60 Days After Being Asked, James Clapper Finally Answers Ron Wyden's Question About Collecting US Citizens' Communications

from the and-it's-a-'yes;'-it's-ALWAYS-a-'yes' dept

The game of 20 questions (National Security Edition) has finally paid off, weeks after the question was asked. Ron Wyden, one of the few legislators willing to pin down (or at least attempt to — the NATSEC reps are a slippery bunch) exactly what the NSA is up to, has received a response to one his pointed questions. (Wyden’s ability to ask precisely the right question has pretty much turned any intel official’s answer along the lines of “we can’t discuss this publicly for national security reasons” into a de facto “yes.”)

[I]n a letter to Senator Ron Wyden, an Oregon Democrat on the intelligence committee, the director of national intelligence, James Clapper, has confirmed for the first time this backdoor had been used in practice to search for data related to “US persons”.

“There have been queries, using US person identifiers, of communications lawfully acquired to obtain foreign intelligence targeting non-US persons reasonably believed to be located outside the United States,” Clapper wrote in the letter, which has been obtained by the Guardian.

“These queries were performed pursuant to minimization procedures approved by the Fisa court and consistent with the statute and the fourth amendment.”

So, there’s the admission Wyden was seeking back on January 29th, but the story goes back much further than that. This is something that has been denied and obfuscated since the leaks began back in June of last year. The NSA (along with other agencies most likely) can grab American’s communications without a warrant. It claims this is all legit because the agency “reasonably believes” these communications serve its foreign intelligence directive.

Clapper disingenuously points out that this was discussed during the debate over the renewal of Section 702 late last year.

“As you know, when Congress reauthorized Section 702, the proposal to restrict such queries was specifically raised and ultimately not adopted,” Clapper wrote.

Of course, no one had access to this information as Clapper and others had yet to officially acknowledge this backdoor.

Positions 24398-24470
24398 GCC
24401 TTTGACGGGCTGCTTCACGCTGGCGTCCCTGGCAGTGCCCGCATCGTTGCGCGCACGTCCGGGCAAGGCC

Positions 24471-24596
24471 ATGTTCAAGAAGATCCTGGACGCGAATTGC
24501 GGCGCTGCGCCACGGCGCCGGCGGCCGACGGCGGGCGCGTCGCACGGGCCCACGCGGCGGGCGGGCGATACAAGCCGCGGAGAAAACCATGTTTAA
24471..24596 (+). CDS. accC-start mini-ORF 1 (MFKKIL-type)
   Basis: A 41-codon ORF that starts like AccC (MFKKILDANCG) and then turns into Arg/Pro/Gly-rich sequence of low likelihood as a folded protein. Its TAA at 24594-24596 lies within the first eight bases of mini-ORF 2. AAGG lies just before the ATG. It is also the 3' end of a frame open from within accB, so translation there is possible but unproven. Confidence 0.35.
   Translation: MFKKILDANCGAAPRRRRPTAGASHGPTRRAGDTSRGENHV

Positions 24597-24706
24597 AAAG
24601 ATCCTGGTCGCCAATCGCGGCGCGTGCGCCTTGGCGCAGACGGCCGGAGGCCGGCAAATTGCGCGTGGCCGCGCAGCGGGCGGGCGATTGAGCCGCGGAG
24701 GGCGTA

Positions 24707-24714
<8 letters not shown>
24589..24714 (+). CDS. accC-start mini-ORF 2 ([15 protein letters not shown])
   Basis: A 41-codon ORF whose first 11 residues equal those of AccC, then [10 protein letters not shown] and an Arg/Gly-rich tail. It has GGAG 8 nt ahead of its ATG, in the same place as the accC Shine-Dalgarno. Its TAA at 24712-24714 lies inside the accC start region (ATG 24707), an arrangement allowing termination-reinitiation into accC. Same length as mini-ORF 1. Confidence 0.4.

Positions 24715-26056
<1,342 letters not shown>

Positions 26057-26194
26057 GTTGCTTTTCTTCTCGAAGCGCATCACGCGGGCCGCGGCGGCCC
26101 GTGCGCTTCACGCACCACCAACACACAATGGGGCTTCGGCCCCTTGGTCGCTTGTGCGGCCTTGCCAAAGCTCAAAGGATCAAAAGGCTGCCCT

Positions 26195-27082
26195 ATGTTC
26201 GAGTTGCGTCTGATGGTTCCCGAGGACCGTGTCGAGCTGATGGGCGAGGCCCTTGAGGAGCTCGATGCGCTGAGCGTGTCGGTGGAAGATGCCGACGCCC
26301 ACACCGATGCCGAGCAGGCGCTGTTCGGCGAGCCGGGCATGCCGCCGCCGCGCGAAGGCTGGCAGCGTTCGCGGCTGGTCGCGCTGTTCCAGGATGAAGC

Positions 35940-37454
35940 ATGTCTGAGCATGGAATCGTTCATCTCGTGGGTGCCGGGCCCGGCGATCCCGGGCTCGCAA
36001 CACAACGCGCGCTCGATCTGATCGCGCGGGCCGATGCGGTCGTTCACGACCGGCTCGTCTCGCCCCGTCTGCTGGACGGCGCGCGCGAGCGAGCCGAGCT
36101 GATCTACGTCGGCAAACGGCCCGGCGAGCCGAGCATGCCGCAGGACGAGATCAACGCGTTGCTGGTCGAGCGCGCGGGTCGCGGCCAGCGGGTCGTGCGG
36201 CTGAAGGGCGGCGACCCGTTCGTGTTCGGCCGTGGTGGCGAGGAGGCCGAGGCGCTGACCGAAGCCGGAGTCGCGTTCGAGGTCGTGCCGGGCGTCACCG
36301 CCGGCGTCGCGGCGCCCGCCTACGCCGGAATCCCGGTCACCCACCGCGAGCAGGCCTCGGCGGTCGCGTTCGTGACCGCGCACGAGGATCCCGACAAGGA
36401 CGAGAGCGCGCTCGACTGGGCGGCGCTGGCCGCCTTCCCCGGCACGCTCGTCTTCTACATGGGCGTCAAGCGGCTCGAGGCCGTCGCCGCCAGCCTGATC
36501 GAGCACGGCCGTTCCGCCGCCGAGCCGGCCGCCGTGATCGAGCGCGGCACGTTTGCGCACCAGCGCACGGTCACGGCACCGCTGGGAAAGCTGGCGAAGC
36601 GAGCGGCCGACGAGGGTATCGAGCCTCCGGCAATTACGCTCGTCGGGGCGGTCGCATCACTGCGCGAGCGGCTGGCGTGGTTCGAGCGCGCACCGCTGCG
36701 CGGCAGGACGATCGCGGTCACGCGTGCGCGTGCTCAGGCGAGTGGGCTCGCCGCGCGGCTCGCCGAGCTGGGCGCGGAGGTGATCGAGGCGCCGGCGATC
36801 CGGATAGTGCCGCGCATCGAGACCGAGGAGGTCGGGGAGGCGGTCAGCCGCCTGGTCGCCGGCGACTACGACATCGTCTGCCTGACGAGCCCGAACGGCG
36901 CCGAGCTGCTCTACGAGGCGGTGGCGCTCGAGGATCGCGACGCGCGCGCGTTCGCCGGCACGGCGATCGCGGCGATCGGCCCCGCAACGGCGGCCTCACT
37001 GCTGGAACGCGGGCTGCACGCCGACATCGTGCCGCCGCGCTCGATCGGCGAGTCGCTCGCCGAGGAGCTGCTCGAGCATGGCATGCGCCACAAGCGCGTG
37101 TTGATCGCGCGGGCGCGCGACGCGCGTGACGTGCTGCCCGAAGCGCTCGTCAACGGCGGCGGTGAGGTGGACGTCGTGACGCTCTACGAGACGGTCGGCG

But someone did know about this backdoor, and he’s known about it for months: new director of the NSA, Mike Rogers.

It has taken just 9 months for Clapper to admit that, contrary to months of denials, the NSA (and FBI, which he doesn’t confirm but which the Report makes clear, as well as the CIA) can get the content of Americans’ communications without a warrant.

But Clapper’s admission that this fact was declassified in August should disqualify Vice Admiral Mike Rogers from confirmation as CyberComm head (I believe he started serving as DIRNSA head, which doesn’t require confirmation, yesterday). Because it means Rogers refused to answer a question the response to which was already declassified.

Again, the NSA, for all intents and purposes, has no oversight. Ron Wyden serves on the Senate Intelligence Committee and he’s one of the few in this position who will actually attempt to extract info from closed-lipped intelligence officials. Despite his efforts, it took two months for him to obtain an answer that was declassified in August 2013. That’s how the system actually works, but those defending the obfuscation artists charged with national security keep foisting their utopian dreamscape of checks and balances on the agency’s many critics.

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Comments on “60 Days After Being Asked, James Clapper Finally Answers Ron Wyden's Question About Collecting US Citizens' Communications”

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akp (profile) says:

Re: Re:

It’s not treason. Once again, “Treason” has a very specific legal definition: Waging war against the United States, or giving aid and comfort to its enemies.”

“Aid and comfort” is defined as material aid, not just “gave our enemies a chuckle.”

Nothing anyone has done here (including Snowden) qualifies as Treason. There are likely many other crimes committed, but let’s stop trotting out treason.

Anonymous Howard (profile) says:

Re: Re: Re:

Giving aid:
– Providing backdoors to nearly every system to foreign hackers.
– Messing up internet security standards.
– Providing moral highground and reason to hate the usa to foreign tehrroris organizations. (AQ HR dept thank you very much)

Waging war on the USA:
– Eavesdropping on most of the population of the USA.
– Providing ways to selectively enforce laws on anyone in the US.
– Collecting blackmail material on government officials to wrestle control from them.
– Wasting B$s of taxpayer money that could save lives.

Just a few that came into my mind

GeneralEmergency (profile) says:

This is baaaaad,


Also with this admission, every attorney of a client convicted using evidence supplied by any Federal agency has reasonable grounds to challenge the conviction based on the theory that the evidence originated via unlawful NSA surveillance and was backdoored to another Federal entity to conceal it’s origin.

These men have no idea of the immense damage that they have caused.


Digger says:

FISA court is illegal, entire operation violates 4th Ammendment

Sorry, but you cannot state that an illegal court gave permission to perform an illegal operation.

You violated the 4th ammendment, the FISA court itself is an illegal entity and every member on it a traitor to this country.

All alphabet organizations, the FISA court on up through the president should be tried for treason.

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